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Massachusetts school district, community college dealing with fallout from ransomware attacks | #hacking | #cybersecurity | #infosec | #comptia | #pentest | #ransomware


A school district and community college in Massachusetts are struggling to recover from ransomware attacks that have crippled their digital systems. 

Bristol Community College said it discovered a cyberattack on December 23 and immediately launched an investigation after hiring a cybersecurity firm. The college is still determining whether personal information was accessed or stolen. 

On Tuesday, the college said some services are now available in person or over the phone but information systems are still limited. 

The college urged students and employees to change all passwords, including those used for bank accounts, credit cards and other financial institutions. Several systems used by professors are not available, nor is campus WiFi. There is no network access at any locations at the college, although school resumed on Tuesday. 

The school has about 11,000 students and several campuses across Southeastern Massachusetts – all of which were affected by the attack. 

The school initially said on Monday the cyberattack “involved ransomware encryption” but later removed that phrasing from their statement. 

Only a few miles away, Swansea Public Schools Superintendent John Robidoux told students and parents on Tuesday that classes would be canceled Wednesday at several K-12 schools in the district following a ransomware attack. 

“Due to a ransomware attack, our network is shut down. School is canceled tomorrow 1/4/23. Principals will be sending one call and the cancellation will be posted on news stations this evening,” he said on Twitter.

“Transportation will still be provided to students attending out of district special education schools on 1/4/23. The cyber security company, with whom we contract, is working today to ascertain the extent of the attack on our network. More info will be shared once we have a clearer picture.”

The outages include Joseph Case High School, Joseph Case Junior High School, E.S. Brown School, Gardner Elementary School, Mark G. Hoyle Elementary School and Joseph G. Luther Elementary School.

In a letter sent to parents, the school said they don’t know how long the outages will last but explained that the loss of network access “impacts a significant portion of the school day and is much more than just the students using Chromebooks.”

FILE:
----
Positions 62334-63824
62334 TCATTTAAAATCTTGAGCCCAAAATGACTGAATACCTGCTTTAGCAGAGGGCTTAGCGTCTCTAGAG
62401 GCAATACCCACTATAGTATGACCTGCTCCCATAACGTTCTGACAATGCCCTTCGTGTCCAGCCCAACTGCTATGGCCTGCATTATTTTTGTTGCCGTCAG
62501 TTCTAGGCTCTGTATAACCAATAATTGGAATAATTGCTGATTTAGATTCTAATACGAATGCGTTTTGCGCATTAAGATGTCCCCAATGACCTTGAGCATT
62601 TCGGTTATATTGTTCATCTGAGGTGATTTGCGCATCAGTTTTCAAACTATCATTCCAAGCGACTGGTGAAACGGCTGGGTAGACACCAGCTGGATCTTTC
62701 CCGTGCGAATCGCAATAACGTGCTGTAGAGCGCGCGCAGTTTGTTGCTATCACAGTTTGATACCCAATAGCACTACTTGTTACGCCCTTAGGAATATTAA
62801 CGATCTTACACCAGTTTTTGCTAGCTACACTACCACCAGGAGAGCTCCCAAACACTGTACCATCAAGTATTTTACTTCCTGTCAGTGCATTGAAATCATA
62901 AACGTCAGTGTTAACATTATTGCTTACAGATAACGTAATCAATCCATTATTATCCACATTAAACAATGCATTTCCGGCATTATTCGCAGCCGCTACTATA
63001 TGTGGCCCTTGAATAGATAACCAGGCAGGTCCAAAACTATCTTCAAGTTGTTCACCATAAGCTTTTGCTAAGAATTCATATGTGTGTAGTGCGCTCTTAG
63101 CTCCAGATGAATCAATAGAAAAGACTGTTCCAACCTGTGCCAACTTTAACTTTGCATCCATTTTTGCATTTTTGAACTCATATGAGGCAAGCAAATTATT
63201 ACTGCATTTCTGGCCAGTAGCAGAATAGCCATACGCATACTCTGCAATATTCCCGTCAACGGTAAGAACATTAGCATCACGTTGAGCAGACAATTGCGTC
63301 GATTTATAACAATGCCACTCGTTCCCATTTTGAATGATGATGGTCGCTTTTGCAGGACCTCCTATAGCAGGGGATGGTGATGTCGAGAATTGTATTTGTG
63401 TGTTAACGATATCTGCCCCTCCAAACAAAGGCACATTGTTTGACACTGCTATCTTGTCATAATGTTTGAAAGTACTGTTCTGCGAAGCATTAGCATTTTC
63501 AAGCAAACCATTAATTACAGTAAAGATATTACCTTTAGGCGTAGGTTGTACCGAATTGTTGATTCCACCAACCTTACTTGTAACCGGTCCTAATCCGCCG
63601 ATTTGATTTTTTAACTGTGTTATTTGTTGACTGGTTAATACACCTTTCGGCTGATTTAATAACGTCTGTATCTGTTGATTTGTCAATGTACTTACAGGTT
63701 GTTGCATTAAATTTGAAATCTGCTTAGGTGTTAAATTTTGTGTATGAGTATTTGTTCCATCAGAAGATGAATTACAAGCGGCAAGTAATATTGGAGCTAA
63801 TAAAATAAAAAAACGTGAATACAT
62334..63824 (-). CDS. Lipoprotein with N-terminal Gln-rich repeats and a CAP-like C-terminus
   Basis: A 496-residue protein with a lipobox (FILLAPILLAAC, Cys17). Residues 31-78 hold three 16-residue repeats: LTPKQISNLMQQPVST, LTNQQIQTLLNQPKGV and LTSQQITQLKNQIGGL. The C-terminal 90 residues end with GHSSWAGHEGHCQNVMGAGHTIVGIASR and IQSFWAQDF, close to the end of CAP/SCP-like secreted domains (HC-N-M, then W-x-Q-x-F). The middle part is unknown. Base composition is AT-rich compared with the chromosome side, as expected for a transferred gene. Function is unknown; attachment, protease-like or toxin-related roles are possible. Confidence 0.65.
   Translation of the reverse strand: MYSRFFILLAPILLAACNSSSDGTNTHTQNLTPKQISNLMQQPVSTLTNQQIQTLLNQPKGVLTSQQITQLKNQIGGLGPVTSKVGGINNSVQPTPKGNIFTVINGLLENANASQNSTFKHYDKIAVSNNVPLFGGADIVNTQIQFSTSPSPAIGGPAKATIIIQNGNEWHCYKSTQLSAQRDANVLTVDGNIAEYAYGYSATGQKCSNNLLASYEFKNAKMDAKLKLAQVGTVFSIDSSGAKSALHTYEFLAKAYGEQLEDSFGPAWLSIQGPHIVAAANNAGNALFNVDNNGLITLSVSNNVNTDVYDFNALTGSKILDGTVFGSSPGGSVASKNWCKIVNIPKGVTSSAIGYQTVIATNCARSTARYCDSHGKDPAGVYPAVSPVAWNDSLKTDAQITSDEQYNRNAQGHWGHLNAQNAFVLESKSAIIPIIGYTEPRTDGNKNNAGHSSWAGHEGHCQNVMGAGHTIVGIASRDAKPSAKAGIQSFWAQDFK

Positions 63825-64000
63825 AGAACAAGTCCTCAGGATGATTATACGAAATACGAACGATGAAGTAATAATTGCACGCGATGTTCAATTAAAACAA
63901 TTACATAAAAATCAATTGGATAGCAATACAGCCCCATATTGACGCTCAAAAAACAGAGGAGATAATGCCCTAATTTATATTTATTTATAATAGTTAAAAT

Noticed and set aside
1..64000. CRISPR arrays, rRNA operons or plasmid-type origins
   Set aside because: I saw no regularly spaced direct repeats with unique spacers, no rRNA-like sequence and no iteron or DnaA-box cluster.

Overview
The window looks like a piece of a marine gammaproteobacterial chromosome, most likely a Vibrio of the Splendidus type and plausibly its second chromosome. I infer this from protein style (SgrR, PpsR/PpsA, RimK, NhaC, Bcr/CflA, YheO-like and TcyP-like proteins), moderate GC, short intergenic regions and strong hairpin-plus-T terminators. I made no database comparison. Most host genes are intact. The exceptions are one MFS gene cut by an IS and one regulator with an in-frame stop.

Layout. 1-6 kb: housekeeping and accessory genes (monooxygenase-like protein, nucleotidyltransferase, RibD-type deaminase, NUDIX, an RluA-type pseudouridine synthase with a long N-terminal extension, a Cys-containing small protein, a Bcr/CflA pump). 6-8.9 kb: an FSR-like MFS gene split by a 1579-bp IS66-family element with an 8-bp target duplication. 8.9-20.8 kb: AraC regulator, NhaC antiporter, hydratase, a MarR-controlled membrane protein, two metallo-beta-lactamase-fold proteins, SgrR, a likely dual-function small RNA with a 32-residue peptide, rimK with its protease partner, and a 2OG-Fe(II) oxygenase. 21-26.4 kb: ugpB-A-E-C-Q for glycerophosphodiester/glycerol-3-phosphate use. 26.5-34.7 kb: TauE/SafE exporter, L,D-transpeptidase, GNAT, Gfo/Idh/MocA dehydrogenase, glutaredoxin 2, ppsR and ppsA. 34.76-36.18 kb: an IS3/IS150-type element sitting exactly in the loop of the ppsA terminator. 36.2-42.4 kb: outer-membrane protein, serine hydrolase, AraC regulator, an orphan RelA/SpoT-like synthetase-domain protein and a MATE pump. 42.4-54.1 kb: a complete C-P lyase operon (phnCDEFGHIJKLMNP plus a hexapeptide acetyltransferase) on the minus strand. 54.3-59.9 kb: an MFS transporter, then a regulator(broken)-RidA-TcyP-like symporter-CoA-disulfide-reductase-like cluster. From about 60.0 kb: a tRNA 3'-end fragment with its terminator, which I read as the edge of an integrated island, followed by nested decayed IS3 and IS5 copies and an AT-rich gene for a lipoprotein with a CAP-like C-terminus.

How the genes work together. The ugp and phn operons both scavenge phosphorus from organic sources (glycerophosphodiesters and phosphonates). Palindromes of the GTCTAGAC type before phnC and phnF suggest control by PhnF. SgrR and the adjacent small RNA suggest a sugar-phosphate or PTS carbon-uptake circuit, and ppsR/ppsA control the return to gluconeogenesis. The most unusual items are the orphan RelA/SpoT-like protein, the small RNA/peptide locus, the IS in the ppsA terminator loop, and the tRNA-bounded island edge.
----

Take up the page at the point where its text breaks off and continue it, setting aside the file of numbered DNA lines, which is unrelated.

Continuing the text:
“There are countless areas of the school that rely on the network either for functioning or for communication, including our copiers and telephones,” the letter said. “We do understand that this is an inconvenience and the district is working diligently to get this worked out so our students can be back in school as soon as possible.”

The school said on Wednesday that classes will resume on Thursday after a cybersecurity company, in collaboration with the district’s IT Department, “was able to remove any viruses, worms and ransomware on the network and add additional security measures.”

“It is believed that this attack occurred due to an encrypted download that was run by someone within the district, but is not believed to be malicious,” the school said.

Robidoux later said that he was thankful the district had security measures attached to their network “that prevented a much larger issue from occurring.”

NBC10 Boston Investigators found in 2021 that at least one in six Massachusetts communities had been infected by ransomware in the past, and at least 10 paid hackers taxpayer money to unlock their files. 

Emsisoft threat analyst Brett Callow said 45 school districts in the US were impacted by ransomware in 2022 and at least 24 of them had data stolen. 

The attack on Swansea “is the first incident of the year (to come to light.),” Callow told The Record. 

Last year saw dozens of colleges attacked by ransomware groups, including community colleges like College of the Desert in California, Kellogg Community College in Michigan and North Idaho College. Callow said at least 35 colleges and universities in the U.S. were hit in 2022.

Savannah College of Art and Design was attacked in September while Austin Peay State University sent out urgent messages to students and faculty in April warning of a ransomware attack affecting the school’s systems. North Carolina A&T University, Florida International University, and Stratford University are just a few of the other U.S. schools attacked with ransomware this year.

The FBI said in May that Russian cybercrime forums are teeming with the network credentials and virtual private network accesses of employees from U.S. colleges and universities. 

Jonathan has worked across the globe as a journalist since 2014. Before moving back to New York City, he worked for news outlets in South Africa, Jordan and Cambodia. He previously covered cybersecurity at ZDNet and TechRepublic.



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